Planting flower seeds in a manner where the sprouting process is easily seen is a helpful way to learn about seed germination and growing. Choose quick germinating flower seeds, such as marigold, for the experiment so that headway on the sprouting process is quickly made and easily viewable. If teaching seed sprouting to children, allow them to do as much of the work as possible to prepare and plant the seeds so they can get a firm grasp of the process.
Rinse out small jars, such as baby food jars, in a solution of 1 part bleach to 9 parts water so the jars are sterile. Remove the labels and rinse with clear water. Only adults should use bleach.
Stack two paper towels on top of each other then fold them in half lengthwise until they are as tall as the jar. Moisten them until they are damp.
Slide the damp paper towels into the jar and press them up against the sides of the jar. Stuff crumpled up newspaper into the center of the jar to hold the paper towels in place.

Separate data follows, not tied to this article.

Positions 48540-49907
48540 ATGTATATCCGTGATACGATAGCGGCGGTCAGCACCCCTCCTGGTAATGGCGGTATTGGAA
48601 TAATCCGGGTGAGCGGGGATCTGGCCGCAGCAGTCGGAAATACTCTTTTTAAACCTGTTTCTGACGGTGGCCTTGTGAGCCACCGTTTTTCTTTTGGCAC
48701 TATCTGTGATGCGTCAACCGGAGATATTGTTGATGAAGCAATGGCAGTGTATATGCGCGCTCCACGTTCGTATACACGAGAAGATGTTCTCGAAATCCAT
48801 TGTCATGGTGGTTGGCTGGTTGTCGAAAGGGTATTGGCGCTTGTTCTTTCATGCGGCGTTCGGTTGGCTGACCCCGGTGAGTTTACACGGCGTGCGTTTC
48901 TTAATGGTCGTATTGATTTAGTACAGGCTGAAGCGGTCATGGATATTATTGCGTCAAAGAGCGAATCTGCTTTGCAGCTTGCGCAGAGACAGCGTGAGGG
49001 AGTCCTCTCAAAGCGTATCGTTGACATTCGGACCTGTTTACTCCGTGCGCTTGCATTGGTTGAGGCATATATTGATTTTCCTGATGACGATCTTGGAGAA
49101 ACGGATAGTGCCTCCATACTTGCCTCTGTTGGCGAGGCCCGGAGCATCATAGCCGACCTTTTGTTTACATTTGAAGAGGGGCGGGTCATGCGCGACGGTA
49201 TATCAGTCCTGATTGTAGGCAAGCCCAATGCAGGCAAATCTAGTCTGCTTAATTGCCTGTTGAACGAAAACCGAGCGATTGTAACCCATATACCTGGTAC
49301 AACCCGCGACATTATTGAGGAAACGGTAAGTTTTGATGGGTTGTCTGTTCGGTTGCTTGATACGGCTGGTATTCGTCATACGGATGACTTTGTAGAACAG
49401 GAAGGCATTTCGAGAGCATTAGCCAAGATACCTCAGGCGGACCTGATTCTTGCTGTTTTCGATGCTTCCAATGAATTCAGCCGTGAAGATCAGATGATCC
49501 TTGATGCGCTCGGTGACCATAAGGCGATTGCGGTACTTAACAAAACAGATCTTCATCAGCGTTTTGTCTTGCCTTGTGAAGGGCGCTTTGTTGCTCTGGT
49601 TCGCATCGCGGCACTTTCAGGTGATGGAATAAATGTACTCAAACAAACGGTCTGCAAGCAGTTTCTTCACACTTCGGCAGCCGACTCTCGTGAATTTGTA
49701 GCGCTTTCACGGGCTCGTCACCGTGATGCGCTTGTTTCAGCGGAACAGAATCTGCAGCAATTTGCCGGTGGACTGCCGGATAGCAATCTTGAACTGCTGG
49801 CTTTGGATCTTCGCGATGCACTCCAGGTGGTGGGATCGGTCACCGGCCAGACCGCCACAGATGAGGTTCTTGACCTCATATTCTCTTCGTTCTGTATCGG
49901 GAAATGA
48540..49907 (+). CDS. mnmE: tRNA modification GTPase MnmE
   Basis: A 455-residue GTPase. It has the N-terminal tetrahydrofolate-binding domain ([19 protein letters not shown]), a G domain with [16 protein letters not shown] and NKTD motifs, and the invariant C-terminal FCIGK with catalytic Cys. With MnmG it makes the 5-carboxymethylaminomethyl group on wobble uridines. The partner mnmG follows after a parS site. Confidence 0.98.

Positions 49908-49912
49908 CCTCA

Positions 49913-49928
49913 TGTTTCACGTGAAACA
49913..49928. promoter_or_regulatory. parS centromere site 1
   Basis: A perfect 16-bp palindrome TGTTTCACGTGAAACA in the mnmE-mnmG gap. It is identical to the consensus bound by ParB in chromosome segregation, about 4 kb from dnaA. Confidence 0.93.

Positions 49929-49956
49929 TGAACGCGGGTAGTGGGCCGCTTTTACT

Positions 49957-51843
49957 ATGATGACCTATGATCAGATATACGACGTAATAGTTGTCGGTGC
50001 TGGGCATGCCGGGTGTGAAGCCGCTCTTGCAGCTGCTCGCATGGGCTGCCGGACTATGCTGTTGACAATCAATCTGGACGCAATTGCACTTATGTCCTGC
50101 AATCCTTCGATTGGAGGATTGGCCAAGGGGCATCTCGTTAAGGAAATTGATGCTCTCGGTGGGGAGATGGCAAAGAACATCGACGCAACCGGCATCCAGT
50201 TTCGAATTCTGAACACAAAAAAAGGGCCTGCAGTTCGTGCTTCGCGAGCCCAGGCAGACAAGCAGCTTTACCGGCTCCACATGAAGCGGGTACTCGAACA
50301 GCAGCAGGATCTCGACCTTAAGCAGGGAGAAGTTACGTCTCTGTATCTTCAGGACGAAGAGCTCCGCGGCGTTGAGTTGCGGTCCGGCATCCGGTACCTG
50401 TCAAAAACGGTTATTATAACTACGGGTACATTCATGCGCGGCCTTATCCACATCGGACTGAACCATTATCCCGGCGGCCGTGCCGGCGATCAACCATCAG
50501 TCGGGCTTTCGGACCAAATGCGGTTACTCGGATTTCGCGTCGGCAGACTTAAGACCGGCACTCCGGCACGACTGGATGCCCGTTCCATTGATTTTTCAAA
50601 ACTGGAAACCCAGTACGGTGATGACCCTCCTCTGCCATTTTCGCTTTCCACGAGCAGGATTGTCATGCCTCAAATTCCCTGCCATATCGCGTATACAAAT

Place seeds between the jar and the paper towels using tweezers. Position the seeds so they aren't touching each other.
Place a plastic bag over the top of the jar to keep the moisture in during sprouting. Place the jars in either a dark or light place, depending on the light requirements detailed on the seed packet for the type of flowers.
Check on the seeds daily and look for changes in them. First the seeds will swell as they absorb the water and prepare to sprout. Then look for the first crack in the seed coat where the roots emerge from. Finally a white root will come out of the seed followed by the stem or sprout.
Remove the sprouted seeds from the jar if desired and plant them root side down in a small pot filled with moist potting mix. Place in a well lit area and keep watered so the flower continues to grow.